24 March, 2018
A good example of why some pearls are baroque in shape.
Everybody has heard of the expression Cultured Pearl but what does that mean?
Before the early 1912 all pearls produced by oysters and mussels were as a result of an irritant getting lodged inside the shell of the oyster and the creatures producing nacre to surround the irritant so that the irritant became more comfortable for the oyster to live with. A common misconception is that the irritant is a gain of sand. Oysters can easily deal with sand; evolution has seen to that.
Japan’s Mikimoto Kōkichi in 1893 the invented the cultured pearl and in 1916 bought the patent for the commercial production of cultured pearls. Today the name Mikmoto is synonymous with cultured pearls.
In simple terms culturing a pearl is done by using a bead rounded from the shell from the Mississippi muscle and is wrapped in mantle tissue from a donor oyster. It is then implanted into the gonad of a host oyster and left there for approximately three years. The host oyster then puts layer after layer of nacre onto the bead giving the bead the lustre and texture and colour and thus turning the bead into a pearl.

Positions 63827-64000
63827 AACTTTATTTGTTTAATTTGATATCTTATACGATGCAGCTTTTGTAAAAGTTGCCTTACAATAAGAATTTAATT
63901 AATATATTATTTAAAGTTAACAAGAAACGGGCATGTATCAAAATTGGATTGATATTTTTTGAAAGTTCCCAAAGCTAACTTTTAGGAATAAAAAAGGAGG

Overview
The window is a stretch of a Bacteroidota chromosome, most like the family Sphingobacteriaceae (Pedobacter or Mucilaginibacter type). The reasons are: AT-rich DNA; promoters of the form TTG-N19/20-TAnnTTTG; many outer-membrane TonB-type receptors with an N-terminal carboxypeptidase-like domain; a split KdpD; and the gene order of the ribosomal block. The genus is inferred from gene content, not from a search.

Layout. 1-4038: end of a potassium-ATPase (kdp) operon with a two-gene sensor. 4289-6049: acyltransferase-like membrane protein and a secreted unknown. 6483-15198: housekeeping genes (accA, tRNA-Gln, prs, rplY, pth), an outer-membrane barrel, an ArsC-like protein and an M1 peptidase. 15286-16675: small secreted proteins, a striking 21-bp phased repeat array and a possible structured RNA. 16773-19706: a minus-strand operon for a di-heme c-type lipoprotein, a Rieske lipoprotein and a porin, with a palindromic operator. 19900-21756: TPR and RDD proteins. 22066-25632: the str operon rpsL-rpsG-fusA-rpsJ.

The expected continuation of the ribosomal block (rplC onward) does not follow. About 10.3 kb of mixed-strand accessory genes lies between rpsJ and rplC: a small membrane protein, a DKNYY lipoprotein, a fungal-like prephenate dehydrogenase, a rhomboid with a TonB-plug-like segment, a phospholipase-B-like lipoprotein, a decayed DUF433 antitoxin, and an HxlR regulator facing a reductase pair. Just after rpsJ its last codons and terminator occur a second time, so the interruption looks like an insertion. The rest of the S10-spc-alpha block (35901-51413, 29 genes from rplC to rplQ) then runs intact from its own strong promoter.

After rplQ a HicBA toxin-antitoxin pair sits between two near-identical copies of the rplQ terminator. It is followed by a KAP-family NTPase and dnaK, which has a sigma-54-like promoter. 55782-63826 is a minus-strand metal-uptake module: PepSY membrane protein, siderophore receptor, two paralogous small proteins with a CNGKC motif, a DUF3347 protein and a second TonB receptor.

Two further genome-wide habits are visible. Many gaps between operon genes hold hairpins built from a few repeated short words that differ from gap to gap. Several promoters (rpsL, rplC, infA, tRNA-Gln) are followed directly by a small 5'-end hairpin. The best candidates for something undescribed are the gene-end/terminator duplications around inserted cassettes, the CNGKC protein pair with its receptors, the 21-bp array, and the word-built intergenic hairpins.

The pictured example is very interesting because you can see where the donor mantle has torn loose and has retracted up the bead. Because the pearl has a nacreous layer, the mantle must have separated sometime after the first year in the oyster. The host oyster has continued to produce nacre and now not only is the bead an irritant but the dislodged mantle as well! In the three attached picture you can see in figures 1 and 2 where the mantle has ridden up the bead and in figure 3 the pearl formation is consistent all the way down. The irregular shape of this final produce is called a baroque south sea cultured pearl.
- Ronnie Bauer